When your baby is born with cleft, the delivery room nurse
usually calls the cleft palate program for initial evaluation.
Please see Newborn Nursery
- The first surgery, your child will have is the repair of
cleft lip and rebuild muscles and tissues around his mouth and
- Your baby should be at least 10 pounds, and with no other
medical problems that will put your baby at higher risk for
- The surgery takes about an hour and a half, and your child
may be able to go home on the same day.
- Your child may have some discomfort from the cleft area after
surgery, you may give your child some pain medicine. (please
follow the instructions given to you by the prescribing
6 to 10 Months:
- Your child should have a hearing test on or before 6 months
- An Occupational therapist should follow up your child to
transition to semi solid feedings, cup drinking and weaning off
from the bottle instruction and to address any other feeding
10 to 12 Months:
- Surgery to close the palate (palatoplasty) along with ear
tube placement (if recommended by the Otolaryngologist).
- Your child should be at least 17 pounds and off the bottle.
3 to 5 Years:
- Second surgery to repair the lip and nose. Scar tissue from
the first surgery does not grow as fast as normal tissue, pulling
the skin of the lip and nose out of place again.
- Repair of palate fistula (as the roof of the mouth heals from
the first surgery, the muscles pull and small holes may result.
- Speech therapist follow-up, to determine need for speech
- Psychosocial support for the child, who often endures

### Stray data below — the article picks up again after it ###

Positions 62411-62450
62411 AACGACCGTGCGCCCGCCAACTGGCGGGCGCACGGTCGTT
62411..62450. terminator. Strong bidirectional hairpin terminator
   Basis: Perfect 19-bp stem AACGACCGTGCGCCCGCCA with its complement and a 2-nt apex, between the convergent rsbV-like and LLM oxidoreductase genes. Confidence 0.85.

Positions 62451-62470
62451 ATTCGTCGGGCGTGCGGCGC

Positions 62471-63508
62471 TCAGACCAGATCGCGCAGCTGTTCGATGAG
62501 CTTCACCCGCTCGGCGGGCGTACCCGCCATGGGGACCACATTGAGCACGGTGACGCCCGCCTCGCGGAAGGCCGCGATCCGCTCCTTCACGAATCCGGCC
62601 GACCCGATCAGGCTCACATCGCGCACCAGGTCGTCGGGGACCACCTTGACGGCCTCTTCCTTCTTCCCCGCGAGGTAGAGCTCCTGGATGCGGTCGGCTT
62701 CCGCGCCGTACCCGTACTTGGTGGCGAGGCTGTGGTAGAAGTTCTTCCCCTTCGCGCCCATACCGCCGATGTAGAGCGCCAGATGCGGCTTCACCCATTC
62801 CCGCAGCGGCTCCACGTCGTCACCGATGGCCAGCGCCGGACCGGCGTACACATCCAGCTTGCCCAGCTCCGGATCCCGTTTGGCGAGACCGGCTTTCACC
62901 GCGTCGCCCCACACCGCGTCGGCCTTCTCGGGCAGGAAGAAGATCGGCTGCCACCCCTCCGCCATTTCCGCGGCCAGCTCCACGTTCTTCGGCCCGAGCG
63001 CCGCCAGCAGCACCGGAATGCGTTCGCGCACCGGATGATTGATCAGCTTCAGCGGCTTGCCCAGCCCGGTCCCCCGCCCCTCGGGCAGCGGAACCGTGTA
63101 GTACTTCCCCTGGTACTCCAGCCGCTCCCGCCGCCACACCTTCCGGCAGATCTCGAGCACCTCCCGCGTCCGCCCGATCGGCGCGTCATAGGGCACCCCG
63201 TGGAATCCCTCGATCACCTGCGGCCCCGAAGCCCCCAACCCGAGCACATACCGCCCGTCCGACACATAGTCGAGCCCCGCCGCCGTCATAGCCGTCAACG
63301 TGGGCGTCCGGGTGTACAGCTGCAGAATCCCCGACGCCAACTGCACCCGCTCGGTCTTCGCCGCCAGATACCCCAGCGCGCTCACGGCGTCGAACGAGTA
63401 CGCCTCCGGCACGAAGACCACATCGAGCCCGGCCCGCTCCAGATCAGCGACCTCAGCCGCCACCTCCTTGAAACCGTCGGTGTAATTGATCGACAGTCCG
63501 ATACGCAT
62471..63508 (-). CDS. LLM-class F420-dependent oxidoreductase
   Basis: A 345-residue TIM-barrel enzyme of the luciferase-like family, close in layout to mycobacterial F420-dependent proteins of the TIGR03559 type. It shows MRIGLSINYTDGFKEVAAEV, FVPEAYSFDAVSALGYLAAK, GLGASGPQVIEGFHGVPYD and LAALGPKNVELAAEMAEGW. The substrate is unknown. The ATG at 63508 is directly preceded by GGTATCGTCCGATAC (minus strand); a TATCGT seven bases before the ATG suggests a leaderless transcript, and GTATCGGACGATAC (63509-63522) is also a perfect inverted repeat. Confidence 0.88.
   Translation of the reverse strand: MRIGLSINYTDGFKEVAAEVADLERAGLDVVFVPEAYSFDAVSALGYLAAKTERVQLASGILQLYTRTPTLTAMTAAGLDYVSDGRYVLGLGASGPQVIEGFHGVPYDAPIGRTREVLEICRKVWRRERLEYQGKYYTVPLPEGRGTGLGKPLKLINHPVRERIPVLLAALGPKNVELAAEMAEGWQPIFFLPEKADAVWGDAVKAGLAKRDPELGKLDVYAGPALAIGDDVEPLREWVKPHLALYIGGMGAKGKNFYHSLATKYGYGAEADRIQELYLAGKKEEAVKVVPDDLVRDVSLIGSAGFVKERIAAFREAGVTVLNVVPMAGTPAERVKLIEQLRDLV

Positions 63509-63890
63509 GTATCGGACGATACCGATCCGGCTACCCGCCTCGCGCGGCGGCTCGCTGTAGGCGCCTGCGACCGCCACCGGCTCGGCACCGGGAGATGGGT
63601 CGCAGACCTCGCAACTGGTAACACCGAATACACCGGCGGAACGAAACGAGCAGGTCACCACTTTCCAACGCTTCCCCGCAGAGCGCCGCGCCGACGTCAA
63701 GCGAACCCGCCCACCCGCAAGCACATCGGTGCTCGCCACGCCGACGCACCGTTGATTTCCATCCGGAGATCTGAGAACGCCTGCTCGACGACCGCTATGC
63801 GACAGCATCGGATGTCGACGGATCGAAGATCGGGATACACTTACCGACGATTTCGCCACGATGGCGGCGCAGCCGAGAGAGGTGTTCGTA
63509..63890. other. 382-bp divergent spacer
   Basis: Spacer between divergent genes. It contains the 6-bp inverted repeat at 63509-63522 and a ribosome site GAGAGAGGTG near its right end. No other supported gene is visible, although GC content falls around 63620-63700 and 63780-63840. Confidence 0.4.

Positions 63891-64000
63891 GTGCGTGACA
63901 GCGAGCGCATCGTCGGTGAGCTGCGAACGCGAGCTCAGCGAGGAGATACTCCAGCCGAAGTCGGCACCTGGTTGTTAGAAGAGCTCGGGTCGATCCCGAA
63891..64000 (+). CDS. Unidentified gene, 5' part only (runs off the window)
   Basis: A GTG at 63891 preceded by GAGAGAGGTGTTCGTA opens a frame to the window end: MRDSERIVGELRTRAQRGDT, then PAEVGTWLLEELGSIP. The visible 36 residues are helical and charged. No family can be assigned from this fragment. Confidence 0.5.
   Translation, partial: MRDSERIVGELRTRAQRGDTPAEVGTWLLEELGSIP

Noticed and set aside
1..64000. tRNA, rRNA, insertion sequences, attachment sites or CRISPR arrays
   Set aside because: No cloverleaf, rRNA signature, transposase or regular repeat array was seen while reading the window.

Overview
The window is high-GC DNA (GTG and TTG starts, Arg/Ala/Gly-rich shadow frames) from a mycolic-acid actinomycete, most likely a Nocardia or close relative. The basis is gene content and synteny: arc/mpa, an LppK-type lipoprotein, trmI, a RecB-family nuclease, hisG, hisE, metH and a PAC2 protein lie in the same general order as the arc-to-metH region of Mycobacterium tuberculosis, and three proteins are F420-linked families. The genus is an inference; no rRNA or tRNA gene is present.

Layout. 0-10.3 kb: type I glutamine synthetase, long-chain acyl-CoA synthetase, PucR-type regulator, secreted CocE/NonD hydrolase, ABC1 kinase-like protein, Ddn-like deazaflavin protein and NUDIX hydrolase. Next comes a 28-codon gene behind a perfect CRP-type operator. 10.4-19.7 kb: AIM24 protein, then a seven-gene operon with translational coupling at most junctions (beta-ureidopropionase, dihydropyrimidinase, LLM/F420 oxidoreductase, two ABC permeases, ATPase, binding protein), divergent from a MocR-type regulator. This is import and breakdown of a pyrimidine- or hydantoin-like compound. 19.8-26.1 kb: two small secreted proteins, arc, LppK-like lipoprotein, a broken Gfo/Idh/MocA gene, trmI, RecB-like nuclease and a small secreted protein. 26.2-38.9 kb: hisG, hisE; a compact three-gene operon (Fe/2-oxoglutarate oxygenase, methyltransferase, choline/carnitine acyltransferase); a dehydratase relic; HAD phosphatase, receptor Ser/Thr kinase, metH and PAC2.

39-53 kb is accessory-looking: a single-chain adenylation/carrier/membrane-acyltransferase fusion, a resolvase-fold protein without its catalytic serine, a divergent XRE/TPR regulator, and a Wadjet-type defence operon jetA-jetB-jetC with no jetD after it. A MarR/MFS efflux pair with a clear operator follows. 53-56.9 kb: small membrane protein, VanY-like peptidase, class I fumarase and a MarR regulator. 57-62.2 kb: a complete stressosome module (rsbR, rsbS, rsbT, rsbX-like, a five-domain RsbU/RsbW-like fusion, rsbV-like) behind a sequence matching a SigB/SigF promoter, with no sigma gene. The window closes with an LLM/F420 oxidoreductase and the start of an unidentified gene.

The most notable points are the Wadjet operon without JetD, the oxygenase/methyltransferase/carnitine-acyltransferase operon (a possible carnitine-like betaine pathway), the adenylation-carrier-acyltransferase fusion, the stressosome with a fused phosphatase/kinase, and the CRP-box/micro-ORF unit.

teasing, especially after beginning preschool.
5 to 9 Years:
- Team assessment at least every six months.
- Dentist and Orthodontist evaluation for dental/oral hygiene,
maxillary x-ray, braces, dental expansion, in preparation for
alveolar bone graft.
Nasoendoscopy to determine if intensive speech therapy is
needed or secondary surgery of the palate is needed.
9 to 12 Years:
- Alveolar Bone
- Dental/Orthodontic follow-up.
- Pharyngoplasty or pharyngeal flap per nasoendoscopy result.
- Ongoing health assessments.
12 to 17 Years:
- Nasal reconstruction, if recommended.
- Lip revision, if recommended.
- Ongoing assessment.
18 to 20 Years:
- Additional nose and lip revisions may be needed.
- Psychosocial support.
- Genetic counseling. People with cleft lip or palate have a
two to five percent of having one or more children with the
- Completion of any treatment not previously done.
- Coverage for cleft care ends at age 21. After that time, it
is considered "cosmetic" surgery and may not be covered by your
insurance. Please call your insurance company to determine
eligibility for services.